US Campaigners Launch Robin Hood Tax Plan to Outlaw Wall Street Excess

Robin Hood Statue

Actor Mark Ruffalo and Rage Against the Machine's Tom Morello have launched a new US campaign for a "Robin Hood tax", a small levy on Wall Street transactions that organisers say could generate hundred of billions of dollars a year.

The campaign, backed by National Nurses United, the largest nursing union in the US, has already launched in 14 countries, including the UK, France and Germany.

Organisers of the campaign, which also features Coldplay singer Chris Martin, are calling for a tax of "less than half of 1%" on Wall Street transactions, which they say would not affect most Americans' financial activity.

Adopting the 99% language of the Occupy movement, the campaign said the tax would "easy to enforce and tough to evade".

"This is a tax on Wall Street, which created the greatest economic crisis in our nation and globally since the Great Depression," a statement said on the movement's website.

"The same people who have returned to record profits and bonuses while ordinary Americans, the 99%, continue to pay the price of their crisis."

A video released to coincide with the launch encourages supporters to take a $1 bill and draw a Robin Hood-style hat on George Washington's head along with a mask over his eyes "because the government is robbing our people at this particular point".

In a blogpost on the campaign's website, Ruffalo said that the "tragic irony" of the financial crisis was that "while ordinary Americans are still picking up the pieces today, those most responsible – Wall Street – have returned to their stranger-than-fiction reality".

"A Robin Hood Tax would raise revenue from Wall Street while reining in their worst excesses – helping to rebalance the American economy," Ruffalo said.

"For all these big ambitions, the tax is surprisingly small: less than half of 1%, or about 50¢ on every $100 of trades. It would apply not to ordinary Americans (the rate is set so low precisely to avoid impacting ordinary people and businesses) but to Wall Street's sprawling, churning predatory casino-style trading that helped drive the financial crisis. We're talking high-frequency trades carried out by computer algorithms, billion-dollar bets on currency fluctuations, credit default swaps and other derivatives.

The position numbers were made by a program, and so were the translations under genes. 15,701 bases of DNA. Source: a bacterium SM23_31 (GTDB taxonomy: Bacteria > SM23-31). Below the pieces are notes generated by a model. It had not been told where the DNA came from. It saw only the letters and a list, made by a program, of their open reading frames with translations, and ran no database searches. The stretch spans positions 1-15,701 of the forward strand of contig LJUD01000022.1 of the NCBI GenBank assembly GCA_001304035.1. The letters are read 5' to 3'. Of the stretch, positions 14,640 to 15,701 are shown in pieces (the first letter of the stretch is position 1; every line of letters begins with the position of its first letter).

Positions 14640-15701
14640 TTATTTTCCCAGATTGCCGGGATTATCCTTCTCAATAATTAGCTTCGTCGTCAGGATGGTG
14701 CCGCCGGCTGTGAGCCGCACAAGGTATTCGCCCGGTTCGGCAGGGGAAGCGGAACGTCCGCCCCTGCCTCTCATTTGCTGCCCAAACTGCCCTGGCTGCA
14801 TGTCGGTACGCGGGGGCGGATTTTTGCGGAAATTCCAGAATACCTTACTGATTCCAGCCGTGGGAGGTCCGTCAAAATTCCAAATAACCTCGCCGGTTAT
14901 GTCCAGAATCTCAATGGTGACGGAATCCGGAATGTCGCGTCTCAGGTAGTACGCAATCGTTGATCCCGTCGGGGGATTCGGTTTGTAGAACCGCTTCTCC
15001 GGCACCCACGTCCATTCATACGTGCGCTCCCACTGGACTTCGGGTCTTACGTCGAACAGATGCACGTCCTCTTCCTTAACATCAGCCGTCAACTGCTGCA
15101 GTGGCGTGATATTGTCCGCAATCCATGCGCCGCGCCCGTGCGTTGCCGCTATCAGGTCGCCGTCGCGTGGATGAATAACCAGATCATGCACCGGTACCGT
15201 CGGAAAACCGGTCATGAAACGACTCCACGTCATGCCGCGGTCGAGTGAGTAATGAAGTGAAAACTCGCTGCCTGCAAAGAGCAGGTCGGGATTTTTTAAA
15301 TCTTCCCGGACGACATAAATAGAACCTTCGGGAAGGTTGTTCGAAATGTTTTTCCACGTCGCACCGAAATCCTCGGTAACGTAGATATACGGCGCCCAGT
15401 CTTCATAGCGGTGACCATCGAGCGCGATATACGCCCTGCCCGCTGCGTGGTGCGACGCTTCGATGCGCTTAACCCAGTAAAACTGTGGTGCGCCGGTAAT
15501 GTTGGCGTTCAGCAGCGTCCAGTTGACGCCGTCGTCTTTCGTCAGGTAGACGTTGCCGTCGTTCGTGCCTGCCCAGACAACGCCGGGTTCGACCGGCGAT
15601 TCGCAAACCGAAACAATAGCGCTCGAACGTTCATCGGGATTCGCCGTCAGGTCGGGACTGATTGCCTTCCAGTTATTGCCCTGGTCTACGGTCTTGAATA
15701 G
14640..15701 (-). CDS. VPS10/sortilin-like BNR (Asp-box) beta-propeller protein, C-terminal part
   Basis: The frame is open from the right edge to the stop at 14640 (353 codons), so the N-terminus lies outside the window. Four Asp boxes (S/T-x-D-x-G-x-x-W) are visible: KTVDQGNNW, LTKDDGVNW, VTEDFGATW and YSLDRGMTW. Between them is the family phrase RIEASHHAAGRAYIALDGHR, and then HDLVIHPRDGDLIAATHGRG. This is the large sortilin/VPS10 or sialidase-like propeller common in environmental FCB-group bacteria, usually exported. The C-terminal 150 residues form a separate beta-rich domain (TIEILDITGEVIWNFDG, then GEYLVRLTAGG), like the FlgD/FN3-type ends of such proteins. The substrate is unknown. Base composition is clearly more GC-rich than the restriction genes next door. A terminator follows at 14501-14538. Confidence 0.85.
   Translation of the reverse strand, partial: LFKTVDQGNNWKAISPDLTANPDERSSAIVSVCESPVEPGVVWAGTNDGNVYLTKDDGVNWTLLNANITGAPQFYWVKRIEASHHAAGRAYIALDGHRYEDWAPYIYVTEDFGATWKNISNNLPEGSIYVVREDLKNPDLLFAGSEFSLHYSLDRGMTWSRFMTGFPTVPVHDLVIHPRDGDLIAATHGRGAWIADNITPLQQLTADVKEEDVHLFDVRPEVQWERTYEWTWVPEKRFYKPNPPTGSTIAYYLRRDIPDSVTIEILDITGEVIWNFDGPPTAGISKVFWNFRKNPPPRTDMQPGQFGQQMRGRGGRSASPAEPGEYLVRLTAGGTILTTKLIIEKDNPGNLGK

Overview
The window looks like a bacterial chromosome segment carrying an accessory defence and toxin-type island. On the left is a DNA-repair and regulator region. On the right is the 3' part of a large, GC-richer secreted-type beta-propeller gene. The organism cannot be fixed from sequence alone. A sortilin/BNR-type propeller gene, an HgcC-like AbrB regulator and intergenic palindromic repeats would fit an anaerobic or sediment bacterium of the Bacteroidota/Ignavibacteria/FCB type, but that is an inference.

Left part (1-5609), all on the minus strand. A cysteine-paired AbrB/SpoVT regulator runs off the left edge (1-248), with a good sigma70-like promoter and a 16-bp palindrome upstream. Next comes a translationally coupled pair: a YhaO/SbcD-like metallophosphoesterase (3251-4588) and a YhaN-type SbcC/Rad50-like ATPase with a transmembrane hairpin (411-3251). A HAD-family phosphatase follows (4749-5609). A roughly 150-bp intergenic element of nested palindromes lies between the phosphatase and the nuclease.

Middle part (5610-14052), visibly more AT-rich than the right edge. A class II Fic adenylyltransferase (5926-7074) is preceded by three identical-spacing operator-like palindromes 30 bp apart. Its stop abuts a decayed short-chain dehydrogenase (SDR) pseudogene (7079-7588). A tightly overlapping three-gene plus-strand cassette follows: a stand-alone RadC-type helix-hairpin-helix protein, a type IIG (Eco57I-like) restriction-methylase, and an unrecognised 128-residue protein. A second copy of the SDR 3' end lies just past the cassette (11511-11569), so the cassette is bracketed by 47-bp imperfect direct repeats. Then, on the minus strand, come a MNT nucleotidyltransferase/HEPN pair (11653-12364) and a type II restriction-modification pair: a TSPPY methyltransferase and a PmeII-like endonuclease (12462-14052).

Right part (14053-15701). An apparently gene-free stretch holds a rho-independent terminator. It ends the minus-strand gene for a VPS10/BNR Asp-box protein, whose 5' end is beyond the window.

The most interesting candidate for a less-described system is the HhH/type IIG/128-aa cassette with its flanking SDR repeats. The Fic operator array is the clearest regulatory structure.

"Because these financial markets have grown so large, the tax is capable of raising hundreds of billions of dollars a year. Money that could stop foreclosures, fund new jobs and help repair the social safety net in the US."

Since the first Robin Hood Tax campaign launched in the UK in 2010 it has been supported by economists, charities and various celebrities. Bill Gates gave his backing to the tax last year, presenting a report – Innovation with Impact – commissioned by Nicolas Sarkozy to the G20 meeting in Cannes.

The US campaign launch comes after hundreds of registered nurses travelled to Chicago in May, demonstrating with Rage Against the Machine guitarist Tom Morello for the Robin Hood Tax ahead of the Nato summit.

On Tuesday supporters were expected to rally at JP Morgan Chase's offices in New York, the demonstration coinciding with JP Morgan chief executive Jamie Dimon appearing in front of Congress. Dimon will be quizzed by the house financial services committee over his bank losing $2bn on high-risk derivative trading.

Powered by Guardian.co.ukThis article was written by Adam Gabbatt, for guardian.co.uk on Tuesday 19th June 2012 18.43 Europe/London

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image: © Janet McKnight

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